About Us Customer Service Catalog Request Guarantee Sale My Cart 800-825-0060
About Adlerian Psychology

The Theory Behind Active Parenting

The Active Parenting model is heavily based upon the theories of Alfred Adler and Rudolf Dreikurs ("Adlerian Psychology").

Some of the core concepts of this theory are:

Behavior is goal directed. 
People are social beings, so to understand behavior think about the effect of the behavior on others; especially important is the parent-child relationship.
People behave according to their own subjective view of reality, so to understand others, including children, you have to put yourself in their shoes.
Mutual respect between people is a cornerstone of life in a democracy. This includes men and women, races, ethnic groups, and between parents and children.
People are holistic—more than the sum of their parts. Even so, there is an emphasis on cognitive-behavioral approaches to change.
Although both nature and nurture (genes and environment) both play a role in shaping human behavior, the larger emphasis is on personal choice and responsibility.
Finally, Adlerian Psychology is a psychology of use, not possession. In other words, it is less important what you have than with what you DO with what you have.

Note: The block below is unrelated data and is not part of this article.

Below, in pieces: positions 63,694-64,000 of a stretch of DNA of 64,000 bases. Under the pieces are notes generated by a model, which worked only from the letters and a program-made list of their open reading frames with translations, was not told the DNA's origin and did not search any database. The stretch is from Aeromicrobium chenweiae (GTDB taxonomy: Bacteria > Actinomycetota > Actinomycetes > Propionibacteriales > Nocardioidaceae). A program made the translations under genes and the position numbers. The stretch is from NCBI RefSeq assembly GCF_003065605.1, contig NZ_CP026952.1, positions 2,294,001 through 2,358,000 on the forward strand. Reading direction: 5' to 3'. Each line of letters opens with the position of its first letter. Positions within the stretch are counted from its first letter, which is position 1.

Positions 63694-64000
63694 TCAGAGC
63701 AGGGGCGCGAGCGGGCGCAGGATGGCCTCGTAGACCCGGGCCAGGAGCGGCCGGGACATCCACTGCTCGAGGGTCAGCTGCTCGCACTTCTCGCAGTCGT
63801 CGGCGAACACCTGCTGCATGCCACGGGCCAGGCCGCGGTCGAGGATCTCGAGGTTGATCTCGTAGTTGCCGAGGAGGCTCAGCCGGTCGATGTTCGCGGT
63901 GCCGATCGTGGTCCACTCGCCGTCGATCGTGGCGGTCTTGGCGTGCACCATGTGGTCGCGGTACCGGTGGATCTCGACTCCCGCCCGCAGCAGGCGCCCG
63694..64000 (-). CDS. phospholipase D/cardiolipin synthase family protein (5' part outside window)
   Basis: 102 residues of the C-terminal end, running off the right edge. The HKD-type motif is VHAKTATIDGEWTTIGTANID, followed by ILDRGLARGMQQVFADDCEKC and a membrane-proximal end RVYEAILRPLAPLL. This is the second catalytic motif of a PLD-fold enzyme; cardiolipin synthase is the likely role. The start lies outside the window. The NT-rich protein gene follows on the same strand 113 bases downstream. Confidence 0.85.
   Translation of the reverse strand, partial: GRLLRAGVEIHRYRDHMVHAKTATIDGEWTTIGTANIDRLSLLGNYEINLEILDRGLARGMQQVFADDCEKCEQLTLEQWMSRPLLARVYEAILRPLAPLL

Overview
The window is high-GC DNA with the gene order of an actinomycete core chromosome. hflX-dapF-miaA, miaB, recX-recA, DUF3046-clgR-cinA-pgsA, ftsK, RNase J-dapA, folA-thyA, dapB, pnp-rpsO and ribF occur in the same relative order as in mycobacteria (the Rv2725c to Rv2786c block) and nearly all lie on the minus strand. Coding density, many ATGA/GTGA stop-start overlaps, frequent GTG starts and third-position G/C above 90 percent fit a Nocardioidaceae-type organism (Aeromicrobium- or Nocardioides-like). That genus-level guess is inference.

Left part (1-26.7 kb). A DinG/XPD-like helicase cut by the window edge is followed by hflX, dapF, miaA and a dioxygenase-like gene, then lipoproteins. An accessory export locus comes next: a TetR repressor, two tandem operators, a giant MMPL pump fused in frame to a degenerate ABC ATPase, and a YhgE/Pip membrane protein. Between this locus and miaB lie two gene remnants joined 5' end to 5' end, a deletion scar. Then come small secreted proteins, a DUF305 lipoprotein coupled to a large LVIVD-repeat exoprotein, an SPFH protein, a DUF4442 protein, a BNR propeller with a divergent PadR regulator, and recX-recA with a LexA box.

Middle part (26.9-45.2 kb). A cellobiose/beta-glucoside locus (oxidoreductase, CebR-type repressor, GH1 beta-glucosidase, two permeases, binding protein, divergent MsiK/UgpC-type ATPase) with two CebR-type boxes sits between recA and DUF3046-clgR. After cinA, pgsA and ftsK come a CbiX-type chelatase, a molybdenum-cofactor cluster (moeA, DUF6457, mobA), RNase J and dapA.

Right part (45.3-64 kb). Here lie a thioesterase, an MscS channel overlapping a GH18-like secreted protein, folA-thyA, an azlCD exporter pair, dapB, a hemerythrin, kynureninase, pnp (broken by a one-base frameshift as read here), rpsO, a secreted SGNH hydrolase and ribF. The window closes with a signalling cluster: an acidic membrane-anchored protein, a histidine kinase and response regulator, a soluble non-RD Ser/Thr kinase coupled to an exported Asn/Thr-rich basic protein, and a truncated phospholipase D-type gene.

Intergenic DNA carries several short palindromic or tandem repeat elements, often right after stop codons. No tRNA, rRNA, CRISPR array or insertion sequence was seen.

Parenting skills that derive from these concepts and that are taught in Active Parenting are described as an "authoritative approach" (as opposed to autocratic and permissive) and include such methods as natural and logical consequences, recognizing the goals of behavior, family meetings and problem solving skills, the importance of encouragement and much more.

Dr. Popkin has extended the Adlerian model with the creation of such tools as the "think-feel-do" cycle, the positive and negative approaches to the four goals of behavior, the FLAC method of discipline, the importance of relationship building through "family enrichment activities, and the self-esteem spiral.

In addition, Active Parenting includes communication theory evolving from the work of Carl Rogers, Robert Carkuff and others that are used to teach active listening, empathy for others, feeling recognition and problem-solving. These skills are taught under the title "Active Communication" and are the perfect compliment to the cognitive-behavioral model of Adlerian psychology.

For more information about Adlerian Psychology, check the web page of the North American Society of Adlerian Psychology (NASAP) and the AdlerPedia webpage.